Like many male writers of my vintage, one of my literary heroes is Ernest Hemingway. Not just because I loved his stories and admired his prose but also because of the large, masculine way he lived his life. I liked the skiing and the sailing and the fishing and the boxing and the hunting and the bullfighting and the drinking and I even liked the fact that he shot himself when his end was inevitable.
Shortly after moving to Florida in the early 1980s to work as the editorial director of a fledgling publishing company, I took a three-day weekend to visit Hemingway’s house in Key West. The house and gardens were lovely but it was his writing studio on top of a garage-like structure near the main house that wowed me.
A wrought iron, circular staircase leads you up to it, but Old Hem had a catwalk installed, too, between a porch on the second story and his bedroom in the main house. Inside the furnishings are simple. In the center of the room stands the round table, in wood, on which his typewriter stood. In the corner there is a recliner. In another corner stands an easel. On the walls are paintings, a mounted fish and deer head, and an old barometer. Around three walls a chest-high bookcase.
I spent a good half hour in that room during that first visit and have come back to study it many times. I’m not sure why I felt I needed to know it. Perhaps I had a subconscious belief that these preserved objects might contain secrets that would unlock my own literary genius. I imagined the old man sitting upright at his table and typing, bathed in the warm morning sun that came though the French doors and windows. Now and then he would get up to stroll around the room thinking or to fetch a book that contained some needed bit of information.
I knew from reading biographies of Hemingway that he spent some of the most productive mornings of his life in that writing studio. I imagined him, when his work was done, stepping out onto the porch and looking down at the cats in the garden. Then he would close up the studio, descend the spiral staircase, and walk up toward Duval Street to Sloppy Joe’s, where he would spend his afternoons talking with friends and drinking.
I have since visited other rooms where other great writers wrote but Hemingway’s second-floor studio has remained the model for what a writing studio should be – the single room, the French doors and windows, the paintings, the trophies, the bookshelves, and, just as important, the second-story vantage point of the gardens and the street he would use to escape from writing.
When we bought our house in Delray Beach it was a small, one-story, four-bedroom Mediterranean bungalow with a bathtub sized pool and a carport behind it. Over the 17 years we have owned it we have gradually added a second story to the main building, attached a neighboring house and – most important of all – converted the carport into a two-story structure. The first floor holds my 1991 Acura NSX. The second floor contains my writing studio.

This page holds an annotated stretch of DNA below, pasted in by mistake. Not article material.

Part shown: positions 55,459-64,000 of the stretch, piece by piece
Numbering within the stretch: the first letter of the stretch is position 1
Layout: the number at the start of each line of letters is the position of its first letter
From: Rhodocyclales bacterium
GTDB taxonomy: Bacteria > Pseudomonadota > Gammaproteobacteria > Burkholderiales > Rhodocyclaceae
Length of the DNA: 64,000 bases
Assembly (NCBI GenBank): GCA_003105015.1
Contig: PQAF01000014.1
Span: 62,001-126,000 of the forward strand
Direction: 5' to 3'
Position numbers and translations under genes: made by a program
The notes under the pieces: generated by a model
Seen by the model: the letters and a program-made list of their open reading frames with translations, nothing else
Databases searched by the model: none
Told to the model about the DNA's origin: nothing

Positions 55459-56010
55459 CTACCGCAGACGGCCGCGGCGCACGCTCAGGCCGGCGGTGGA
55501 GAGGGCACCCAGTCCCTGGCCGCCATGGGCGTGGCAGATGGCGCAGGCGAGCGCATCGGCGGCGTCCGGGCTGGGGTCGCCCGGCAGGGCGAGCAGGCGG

Although not identical to Hemingway’s studio, my writing room has all the essential elements. It too has the spiral staircase, the windows, and a French door that steps out to a porch that looks onto the garden. It is about the same size as Hemingway’s, but a bathroom – a convenience I rationalized since I don’t have a catwalk from the porch to our bedroom – takes up part of the space.
My desk, alas, is not round. It is built into a windowed alcove so that I can look up from my writing and down on to Vista del Mar where my neighbors often pass by, walking their dogs.
On either side of my desk I have bookshelves, as well as a refrigerator (which Hemingway did not have) to hold cold water and a coffee pot to keep the caffeine coming when I need it. Beside the French door my easel stands. The faint odor of oil paint mixed with yesterday’s cigar smoke becomes the perfect aromatic environment once I’ve got the coffee brewing.
In lieu of the mounted fish and deer head a lion’s head rug greets me every morning. It was part of a collection of animal heads and rugs I bought on discount from a wholesale furniture entrepreneur I know whose girlfriend at the time tried to stop him from selling them.
On the walls I have part of my collection of naïve and fetishist art – voodoo flags and fertility carvings and day-of-the-dead papier mache figures and so on – art that my wife refuses to allow in the main house.
On one bookshelf I have the 12 business books I have written under a pen name along with about a half-dozen translations of each. It makes an impressive little display of about 50 volumes, most of which I cannot read. On another bookshelf I have dozens of bound manuscripts of novels and screenplays I’ve written but never published along with a handful of literary magazines my stories have been published in and one lonely, recently published volume of poetry.
I also have a big, beautiful stone ashtray that I bought – I’m not kidding – while on a safari in Africa. I use that ashtray to light up a Cuban cigar now and then after I’ve spent a good morning doing good work.
It is, to me, a beautiful and useful room that supports my writing. The only thing I don’t have is the damned catwalk. If I ever convince my wife of it, I will have that too. And then perhaps I’ll have my best-selling novel.